Date of Award

Spring 1-1-2018

Document Type

Dissertation

Degree Name

Doctor of Philosophy (PhD)

First Advisor

Polly McLean

Second Advisor

Stewart Hoover

Third Advisor

Kathleen Ryan

Fourth Advisor

Kwame Holmes

Fifth Advisor

Celeste Montoya

Abstract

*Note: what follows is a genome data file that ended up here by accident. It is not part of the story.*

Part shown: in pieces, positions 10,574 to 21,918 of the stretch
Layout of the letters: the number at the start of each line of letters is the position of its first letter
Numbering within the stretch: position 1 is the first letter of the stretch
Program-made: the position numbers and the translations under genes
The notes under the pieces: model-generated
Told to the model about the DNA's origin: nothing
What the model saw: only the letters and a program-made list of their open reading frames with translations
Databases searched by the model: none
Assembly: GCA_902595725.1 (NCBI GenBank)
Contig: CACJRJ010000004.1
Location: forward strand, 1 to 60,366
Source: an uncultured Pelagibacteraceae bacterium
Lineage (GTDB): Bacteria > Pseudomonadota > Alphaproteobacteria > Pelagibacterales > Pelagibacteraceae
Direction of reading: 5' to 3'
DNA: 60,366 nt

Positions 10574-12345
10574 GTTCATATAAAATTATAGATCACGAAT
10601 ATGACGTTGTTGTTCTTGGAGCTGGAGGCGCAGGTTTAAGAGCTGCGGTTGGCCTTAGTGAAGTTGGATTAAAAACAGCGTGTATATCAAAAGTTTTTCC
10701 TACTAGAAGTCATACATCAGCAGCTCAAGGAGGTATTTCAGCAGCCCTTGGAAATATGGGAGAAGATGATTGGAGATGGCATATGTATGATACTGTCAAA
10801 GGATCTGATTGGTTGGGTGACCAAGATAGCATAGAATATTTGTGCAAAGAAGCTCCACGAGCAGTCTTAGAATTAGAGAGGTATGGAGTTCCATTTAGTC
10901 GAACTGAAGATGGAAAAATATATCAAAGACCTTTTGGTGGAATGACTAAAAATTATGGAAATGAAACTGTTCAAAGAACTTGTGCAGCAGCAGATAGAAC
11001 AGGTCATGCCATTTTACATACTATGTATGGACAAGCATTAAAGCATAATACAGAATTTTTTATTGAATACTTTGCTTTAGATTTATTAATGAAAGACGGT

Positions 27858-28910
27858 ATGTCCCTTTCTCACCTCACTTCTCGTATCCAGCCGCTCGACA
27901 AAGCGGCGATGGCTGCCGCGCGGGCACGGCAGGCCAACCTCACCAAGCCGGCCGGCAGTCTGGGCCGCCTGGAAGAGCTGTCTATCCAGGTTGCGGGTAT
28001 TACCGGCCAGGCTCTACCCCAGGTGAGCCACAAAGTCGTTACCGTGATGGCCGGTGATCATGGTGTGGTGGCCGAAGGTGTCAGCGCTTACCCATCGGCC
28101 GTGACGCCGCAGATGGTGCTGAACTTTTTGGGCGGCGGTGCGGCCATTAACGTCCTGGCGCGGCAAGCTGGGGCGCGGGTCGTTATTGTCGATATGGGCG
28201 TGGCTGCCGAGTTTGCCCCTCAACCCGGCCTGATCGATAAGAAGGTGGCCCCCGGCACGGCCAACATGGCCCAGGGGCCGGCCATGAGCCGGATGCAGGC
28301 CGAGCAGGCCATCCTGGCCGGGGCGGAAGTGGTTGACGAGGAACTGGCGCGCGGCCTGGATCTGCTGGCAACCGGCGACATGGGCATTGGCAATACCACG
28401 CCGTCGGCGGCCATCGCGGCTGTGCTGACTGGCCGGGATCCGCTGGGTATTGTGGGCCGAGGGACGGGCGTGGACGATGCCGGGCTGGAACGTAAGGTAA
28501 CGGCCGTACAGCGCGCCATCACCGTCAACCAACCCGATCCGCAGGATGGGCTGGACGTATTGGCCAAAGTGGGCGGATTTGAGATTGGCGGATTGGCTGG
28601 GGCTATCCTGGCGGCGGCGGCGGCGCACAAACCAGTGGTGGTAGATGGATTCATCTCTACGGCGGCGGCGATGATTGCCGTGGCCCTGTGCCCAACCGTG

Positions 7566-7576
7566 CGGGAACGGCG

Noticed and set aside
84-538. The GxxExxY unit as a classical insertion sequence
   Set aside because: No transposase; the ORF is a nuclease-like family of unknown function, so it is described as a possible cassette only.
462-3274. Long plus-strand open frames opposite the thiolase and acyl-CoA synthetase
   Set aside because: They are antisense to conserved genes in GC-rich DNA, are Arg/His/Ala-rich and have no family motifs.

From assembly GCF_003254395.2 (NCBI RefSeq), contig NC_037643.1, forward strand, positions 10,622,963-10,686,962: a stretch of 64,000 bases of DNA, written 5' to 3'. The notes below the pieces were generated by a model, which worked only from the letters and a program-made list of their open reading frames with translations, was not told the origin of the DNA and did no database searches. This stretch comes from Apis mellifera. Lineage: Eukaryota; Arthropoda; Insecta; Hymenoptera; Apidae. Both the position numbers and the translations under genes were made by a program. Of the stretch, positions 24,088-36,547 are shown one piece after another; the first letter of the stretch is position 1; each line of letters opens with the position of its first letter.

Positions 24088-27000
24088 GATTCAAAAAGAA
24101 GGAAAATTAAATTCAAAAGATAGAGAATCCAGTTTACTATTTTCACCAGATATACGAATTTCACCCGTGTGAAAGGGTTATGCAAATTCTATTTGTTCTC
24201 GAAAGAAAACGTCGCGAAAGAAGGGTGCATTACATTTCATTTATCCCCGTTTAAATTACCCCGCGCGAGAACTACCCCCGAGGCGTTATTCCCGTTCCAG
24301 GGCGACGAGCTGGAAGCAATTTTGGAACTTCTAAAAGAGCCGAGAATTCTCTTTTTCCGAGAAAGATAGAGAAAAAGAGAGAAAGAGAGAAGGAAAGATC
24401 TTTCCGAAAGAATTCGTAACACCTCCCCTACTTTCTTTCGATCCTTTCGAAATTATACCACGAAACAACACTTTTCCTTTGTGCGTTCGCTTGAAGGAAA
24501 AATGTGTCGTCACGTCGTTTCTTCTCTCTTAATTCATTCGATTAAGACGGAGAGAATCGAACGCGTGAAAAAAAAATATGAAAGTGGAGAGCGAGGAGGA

As a marginalized community in the United States, LGBTQ individuals occupy a precarious space within society. They are afforded representation in some venues, however are often invisible. Through using social media, LGBTQ individuals have sought new ways to forge a community and increase their visibility. With this increase in visibility, there has been an increased way for individuals to both seek out and distribute information to help in the coming out process. After the election of Donald Trump and Mike Pence, social media became a hotbed of activity for LGBTQ individuals trying to raise awareness about issues that affect them specifically. Combining archival research, observation, interviews, and visual discourse analysis of social media feeds, this dissertation sheds light on the role social media plays in expressions of LGBTQ politics, culture, and coming out. Despite not being fundamentally changed, the increased access to LGBTQ stories have amplified the messages that are able to be sent. This has both been positive in acting as interventions in the issues of LGBTQ suicide rates, hate crimes, and discrimination from outside. Unfortunately, social media has also re-centered and prioritized white, cisgender, masculinity, obscuring other stories and creating potentially dangerous environments for women, trans* individuals, and gay men who do not meet this high standard of masculinity.

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